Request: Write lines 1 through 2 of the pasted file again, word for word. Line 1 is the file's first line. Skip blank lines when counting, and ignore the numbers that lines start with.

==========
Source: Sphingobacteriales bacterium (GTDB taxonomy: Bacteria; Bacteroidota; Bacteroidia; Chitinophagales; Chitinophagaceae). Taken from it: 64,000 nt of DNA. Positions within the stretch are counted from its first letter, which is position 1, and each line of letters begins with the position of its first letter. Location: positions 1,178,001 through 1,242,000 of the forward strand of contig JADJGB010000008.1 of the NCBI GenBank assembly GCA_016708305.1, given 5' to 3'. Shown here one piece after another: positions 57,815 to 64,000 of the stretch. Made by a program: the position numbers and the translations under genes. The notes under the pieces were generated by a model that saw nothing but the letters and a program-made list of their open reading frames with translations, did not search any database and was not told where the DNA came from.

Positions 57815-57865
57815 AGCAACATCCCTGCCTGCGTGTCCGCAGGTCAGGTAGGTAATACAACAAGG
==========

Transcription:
Source: Sphingobacteriales bacterium (GTDB taxonomy: Bacteria; Bacteroidota; Bacteroidia; Chitinophagales; Chitinophagaceae). Taken from it: 64,000 nt of DNA. Positions within the stretch are counted from its first letter, which is position 1, and each line of letters begins with the position of its first letter. Location: positions 1,178,001 through 1,242,000 of the forward strand of contig JADJGB010000008.1 of the NCBI GenBank assembly GCA_016708305.1, given 5' to 3'. Shown here one piece after another: positions 57,815 to 64,000 of the stretch. Made by a program: the position numbers and the translations under genes. The notes under the pieces were generated by a model that saw nothing but the letters and a program-made list of their open reading frames with translations, did not search any database and was not told where the DNA came from.

Positions 57815-57865